The conveners recognize the importance of international participation in the TEI from Europe, Canada, Australia, and particularly locations proximal to the Subduction Factory focus experiments, Central America and Japan. Efforts will be made to coordinate organization with this meeting such that international participants may be able to obtain funding from their national funding organizations. Also, possible co-sponsorship with foreign (particularly Japanese).agencies is being investigated, and there may be addition of possible international co-conveners. However, there are a small number of individuals whose participation we believe to be of significant importance. In addition, in the interests of international cooperation we are requesting travel funds to allow practitioners in Central America (one of the Subduction Factory Focus areas to participate. Although specific commitments have not been made at this time, key international contributions are hoped for from George Helffrich (UK.), Dan McKenzie (UK), Tim Elliott (Holland), Rainier Kind (Germany), Chris Hawkesworth (UK), Dapeng Zhao (Japan), Akira Hasegawa (Japan), Y. Tatsumi (Japan), H. Iwamori (Japan), J. Brenan (Canada), S. Eggins (Australia), Woodhead (Australia). Likely participants from Central America include Marino Protti (Costa Rica) Eduardo Malavasi (Costa Rica), and Marta Navarro (Nicaragua). Travel funds to enable this international participation are requested.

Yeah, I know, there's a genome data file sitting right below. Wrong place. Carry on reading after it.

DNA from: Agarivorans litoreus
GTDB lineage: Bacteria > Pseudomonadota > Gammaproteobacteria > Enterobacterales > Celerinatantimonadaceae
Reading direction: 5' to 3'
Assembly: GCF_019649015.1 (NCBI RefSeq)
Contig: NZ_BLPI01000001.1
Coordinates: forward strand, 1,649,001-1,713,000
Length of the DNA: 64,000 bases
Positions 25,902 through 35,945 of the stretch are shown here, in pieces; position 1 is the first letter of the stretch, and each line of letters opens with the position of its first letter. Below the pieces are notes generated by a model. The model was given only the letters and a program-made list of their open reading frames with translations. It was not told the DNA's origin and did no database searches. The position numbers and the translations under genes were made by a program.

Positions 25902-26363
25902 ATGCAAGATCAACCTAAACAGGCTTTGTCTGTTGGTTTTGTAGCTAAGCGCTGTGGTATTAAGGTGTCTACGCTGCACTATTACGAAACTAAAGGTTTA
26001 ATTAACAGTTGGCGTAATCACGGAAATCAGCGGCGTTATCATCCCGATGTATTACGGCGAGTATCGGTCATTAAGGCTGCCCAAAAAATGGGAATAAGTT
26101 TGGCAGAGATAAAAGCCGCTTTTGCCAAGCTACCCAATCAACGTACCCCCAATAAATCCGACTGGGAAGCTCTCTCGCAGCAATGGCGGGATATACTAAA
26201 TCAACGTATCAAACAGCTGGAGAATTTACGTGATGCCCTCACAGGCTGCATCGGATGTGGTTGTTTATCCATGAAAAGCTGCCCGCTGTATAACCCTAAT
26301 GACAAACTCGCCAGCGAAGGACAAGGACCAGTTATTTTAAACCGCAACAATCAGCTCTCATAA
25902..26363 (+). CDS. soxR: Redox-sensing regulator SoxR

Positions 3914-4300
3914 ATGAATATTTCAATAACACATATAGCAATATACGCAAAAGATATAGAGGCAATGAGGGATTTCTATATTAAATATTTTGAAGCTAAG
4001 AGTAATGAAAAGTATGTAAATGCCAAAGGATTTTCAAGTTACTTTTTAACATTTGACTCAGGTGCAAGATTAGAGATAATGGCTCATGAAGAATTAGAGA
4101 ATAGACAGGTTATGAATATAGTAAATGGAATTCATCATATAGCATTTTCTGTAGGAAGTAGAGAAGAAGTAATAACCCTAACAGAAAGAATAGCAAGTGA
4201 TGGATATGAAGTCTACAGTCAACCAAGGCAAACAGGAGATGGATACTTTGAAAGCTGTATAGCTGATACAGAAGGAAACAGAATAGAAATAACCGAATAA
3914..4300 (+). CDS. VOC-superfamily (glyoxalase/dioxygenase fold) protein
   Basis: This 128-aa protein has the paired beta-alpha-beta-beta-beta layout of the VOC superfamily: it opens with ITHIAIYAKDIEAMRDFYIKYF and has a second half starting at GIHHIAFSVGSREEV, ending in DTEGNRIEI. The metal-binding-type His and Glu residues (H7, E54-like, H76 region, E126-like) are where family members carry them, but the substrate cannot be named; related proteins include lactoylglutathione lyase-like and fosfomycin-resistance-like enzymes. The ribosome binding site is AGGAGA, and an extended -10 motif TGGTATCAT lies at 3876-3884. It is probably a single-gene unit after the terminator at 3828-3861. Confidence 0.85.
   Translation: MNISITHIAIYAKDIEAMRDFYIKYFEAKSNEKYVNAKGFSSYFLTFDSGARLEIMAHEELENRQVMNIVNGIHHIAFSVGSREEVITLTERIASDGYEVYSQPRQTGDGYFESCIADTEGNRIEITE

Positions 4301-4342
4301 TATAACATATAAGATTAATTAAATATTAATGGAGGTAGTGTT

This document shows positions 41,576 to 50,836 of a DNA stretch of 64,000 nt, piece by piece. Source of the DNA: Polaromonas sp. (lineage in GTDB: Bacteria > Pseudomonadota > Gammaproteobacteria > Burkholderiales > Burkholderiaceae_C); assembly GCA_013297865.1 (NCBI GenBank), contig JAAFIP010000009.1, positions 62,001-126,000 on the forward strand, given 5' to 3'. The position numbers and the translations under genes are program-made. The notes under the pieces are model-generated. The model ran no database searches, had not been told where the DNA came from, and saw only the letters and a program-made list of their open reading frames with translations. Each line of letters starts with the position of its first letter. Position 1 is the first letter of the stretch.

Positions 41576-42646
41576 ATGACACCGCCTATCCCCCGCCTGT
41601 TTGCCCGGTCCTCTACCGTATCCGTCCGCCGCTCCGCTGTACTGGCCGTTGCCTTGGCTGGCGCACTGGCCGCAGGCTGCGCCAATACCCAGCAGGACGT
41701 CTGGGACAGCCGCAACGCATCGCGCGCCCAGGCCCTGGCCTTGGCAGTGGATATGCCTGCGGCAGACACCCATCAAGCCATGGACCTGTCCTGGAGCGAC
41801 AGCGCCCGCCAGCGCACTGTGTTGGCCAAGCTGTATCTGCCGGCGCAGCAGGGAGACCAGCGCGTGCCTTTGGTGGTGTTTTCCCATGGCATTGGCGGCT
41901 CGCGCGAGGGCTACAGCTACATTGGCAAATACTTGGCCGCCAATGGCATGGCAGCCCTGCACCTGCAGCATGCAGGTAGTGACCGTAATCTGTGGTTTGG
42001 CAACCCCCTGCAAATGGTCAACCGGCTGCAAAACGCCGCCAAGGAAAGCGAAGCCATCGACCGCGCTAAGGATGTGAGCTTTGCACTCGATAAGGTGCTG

The University of Oregon has been selected as the site of both the short course and workshop both due to the level of support offered by colleagues at the university of Oregon (see attached letter from A.D. Johnston), and the close proximity to an active magmatic arc appropriate for a field excursion related to the TEI meetings. Our choice also has a certain historical appropriateness as the University of Oregon was host to The 1968 Andesite Conference, the first major conference to consider magmatism associated with island arcs in a plate tectonic context and a seminal event in the history convergent margin studies (McBirney, 1969).


Keynote speakers will be asked to prepare review articles to be published in a meeting volume, most likely as an AGU Monograph, as this format has proved successful for previous similar (RIDGE) Theoretical Institutes. In the spirit of the keynote presentations, the articles will address the state of understanding of the particular subject they have addressed in their keynote lecture, with particular emphasis on the methodologies relevant to their topic reviewing the state of understanding of subduction zone processes based on the particular discipline being addressed, and highlighting key unanswered questions.


June, 1999 Invite Keynote speakers
June, 1999 First publicity on Internet
January, 2000 First paid advertising in EOS
March, 2000 Invite participants
May, 2000 Deadline for application of non-invited participants and for participant abstracts
June, 2000 Participant Registration